I’m totally loving learning VR development, at this point, I spend almost all my free time doing it. But working full time and having a young family is a busy time in life, so if I want to progress projects I have to be efficient with my time or things can stagnate. Also, I currently pay for my studies via a monthly subscription so every extra month a project slips into comes at a significant extra cost.

Just to give you a few examples of compromises made on this project:

  1. Playing content at each of the stations was fairly limited and doesn’t have much finesse. For example, the final build allows the user to play audio from all 5 stations at the same time, this leads to a fairly horrible experience if a user does this
  2. I reused a museum model from a previous project because it was faster than building my own. This means it’s not really an ideal setup. Space feels a little constrained and doesn’t provide much room to move about. Most real museums are quite spacious so it didn’t really fit the aesthetic I was aiming for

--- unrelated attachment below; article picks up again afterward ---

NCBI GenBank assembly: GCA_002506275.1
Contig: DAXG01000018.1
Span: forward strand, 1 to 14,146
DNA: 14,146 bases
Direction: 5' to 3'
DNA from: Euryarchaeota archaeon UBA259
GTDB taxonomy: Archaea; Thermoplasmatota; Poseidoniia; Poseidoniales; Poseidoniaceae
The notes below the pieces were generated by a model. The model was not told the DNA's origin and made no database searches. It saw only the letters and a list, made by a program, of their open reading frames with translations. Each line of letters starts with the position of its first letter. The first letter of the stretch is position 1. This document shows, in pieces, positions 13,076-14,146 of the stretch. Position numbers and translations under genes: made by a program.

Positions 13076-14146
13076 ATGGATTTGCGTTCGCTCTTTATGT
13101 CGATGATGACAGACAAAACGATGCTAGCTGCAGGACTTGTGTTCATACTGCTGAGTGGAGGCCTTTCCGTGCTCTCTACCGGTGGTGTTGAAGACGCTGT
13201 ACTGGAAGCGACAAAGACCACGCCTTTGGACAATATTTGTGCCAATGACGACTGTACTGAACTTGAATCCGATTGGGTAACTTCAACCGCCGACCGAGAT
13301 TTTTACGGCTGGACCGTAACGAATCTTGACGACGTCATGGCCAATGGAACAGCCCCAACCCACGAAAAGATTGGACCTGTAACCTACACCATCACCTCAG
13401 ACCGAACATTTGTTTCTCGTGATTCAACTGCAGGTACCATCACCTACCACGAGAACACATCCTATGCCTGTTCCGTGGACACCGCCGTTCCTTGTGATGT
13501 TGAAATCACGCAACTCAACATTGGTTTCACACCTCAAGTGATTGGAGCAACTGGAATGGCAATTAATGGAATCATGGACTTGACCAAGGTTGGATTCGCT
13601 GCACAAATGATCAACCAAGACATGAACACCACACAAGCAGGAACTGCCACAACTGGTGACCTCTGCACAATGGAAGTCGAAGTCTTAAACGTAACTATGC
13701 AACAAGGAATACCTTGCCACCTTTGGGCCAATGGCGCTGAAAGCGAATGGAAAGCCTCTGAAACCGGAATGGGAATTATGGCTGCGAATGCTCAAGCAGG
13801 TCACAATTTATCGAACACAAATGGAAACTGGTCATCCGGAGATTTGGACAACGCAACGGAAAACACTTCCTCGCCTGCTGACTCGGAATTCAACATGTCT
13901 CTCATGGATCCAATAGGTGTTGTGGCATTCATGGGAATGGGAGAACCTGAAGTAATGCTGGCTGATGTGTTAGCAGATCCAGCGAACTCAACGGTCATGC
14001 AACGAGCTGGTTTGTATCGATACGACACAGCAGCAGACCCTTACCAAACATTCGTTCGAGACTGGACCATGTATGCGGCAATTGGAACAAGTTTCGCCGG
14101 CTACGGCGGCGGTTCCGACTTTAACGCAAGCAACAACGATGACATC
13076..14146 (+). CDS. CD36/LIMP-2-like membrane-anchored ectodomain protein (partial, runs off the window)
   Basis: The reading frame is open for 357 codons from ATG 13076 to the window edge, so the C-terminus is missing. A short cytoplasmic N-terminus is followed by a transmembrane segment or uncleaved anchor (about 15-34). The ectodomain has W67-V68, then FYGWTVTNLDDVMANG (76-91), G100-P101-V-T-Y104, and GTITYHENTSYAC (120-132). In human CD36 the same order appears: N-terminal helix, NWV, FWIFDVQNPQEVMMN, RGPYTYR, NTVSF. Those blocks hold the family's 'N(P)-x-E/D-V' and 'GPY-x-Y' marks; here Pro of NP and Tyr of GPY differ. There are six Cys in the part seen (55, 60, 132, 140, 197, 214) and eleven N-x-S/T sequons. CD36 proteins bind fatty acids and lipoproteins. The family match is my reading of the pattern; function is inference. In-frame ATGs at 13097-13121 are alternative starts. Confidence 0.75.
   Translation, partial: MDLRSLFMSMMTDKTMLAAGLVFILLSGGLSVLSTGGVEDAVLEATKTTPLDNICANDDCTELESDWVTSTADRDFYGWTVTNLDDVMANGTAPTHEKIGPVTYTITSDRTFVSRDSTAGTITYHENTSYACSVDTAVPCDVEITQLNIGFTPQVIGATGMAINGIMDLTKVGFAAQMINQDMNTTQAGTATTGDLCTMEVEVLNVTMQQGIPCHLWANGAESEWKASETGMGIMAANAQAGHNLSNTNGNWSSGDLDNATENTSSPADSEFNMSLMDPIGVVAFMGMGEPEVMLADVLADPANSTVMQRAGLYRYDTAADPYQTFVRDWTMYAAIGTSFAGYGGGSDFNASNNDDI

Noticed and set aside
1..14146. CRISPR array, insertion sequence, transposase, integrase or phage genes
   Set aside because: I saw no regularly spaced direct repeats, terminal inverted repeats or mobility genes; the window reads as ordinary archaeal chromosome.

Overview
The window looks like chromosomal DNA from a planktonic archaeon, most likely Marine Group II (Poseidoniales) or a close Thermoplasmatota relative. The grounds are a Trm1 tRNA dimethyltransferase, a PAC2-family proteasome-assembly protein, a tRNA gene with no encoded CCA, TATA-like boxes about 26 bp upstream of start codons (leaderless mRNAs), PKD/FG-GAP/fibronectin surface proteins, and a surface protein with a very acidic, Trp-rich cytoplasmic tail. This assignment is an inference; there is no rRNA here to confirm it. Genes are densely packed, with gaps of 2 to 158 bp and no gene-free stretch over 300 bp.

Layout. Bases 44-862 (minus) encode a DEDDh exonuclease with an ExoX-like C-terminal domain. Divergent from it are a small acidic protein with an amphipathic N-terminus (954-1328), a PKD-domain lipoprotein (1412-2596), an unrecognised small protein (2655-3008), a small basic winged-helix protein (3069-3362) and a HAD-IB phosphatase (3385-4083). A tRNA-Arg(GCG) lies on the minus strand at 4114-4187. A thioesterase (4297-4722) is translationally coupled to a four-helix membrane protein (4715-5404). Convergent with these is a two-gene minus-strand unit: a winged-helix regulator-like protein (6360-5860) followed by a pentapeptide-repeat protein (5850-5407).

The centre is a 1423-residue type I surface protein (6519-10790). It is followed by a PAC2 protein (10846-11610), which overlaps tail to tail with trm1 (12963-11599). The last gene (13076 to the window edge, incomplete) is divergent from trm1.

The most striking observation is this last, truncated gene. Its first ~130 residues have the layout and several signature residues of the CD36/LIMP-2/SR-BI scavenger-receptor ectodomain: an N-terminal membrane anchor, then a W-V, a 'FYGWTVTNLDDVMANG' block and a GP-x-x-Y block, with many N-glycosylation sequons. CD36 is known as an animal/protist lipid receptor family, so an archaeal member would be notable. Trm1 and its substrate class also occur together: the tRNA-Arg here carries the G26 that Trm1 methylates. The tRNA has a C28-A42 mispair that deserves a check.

3. I wasn’t that happy with the spatial audio implementation. The environment had a bit too much reverberated for my liking and given more time I would have improved this a bit
  4. There’s no environmental audio, just the content of the stations. I’d preferred to add some atmosphere to the scene just to add the feel of the place

There are loads of other things that could be better about the final deliverable, but ultimately what was made “did the job”. Creating anything is always a series of compromises and I think delivering something you can live with and (resourcing permitting) can be built upon, is more important than getting things perfect. Perfection, after all, is the enemy of the shipped.

If you’re interested in the project’s code, it’s all available on my Github account. Enjoy.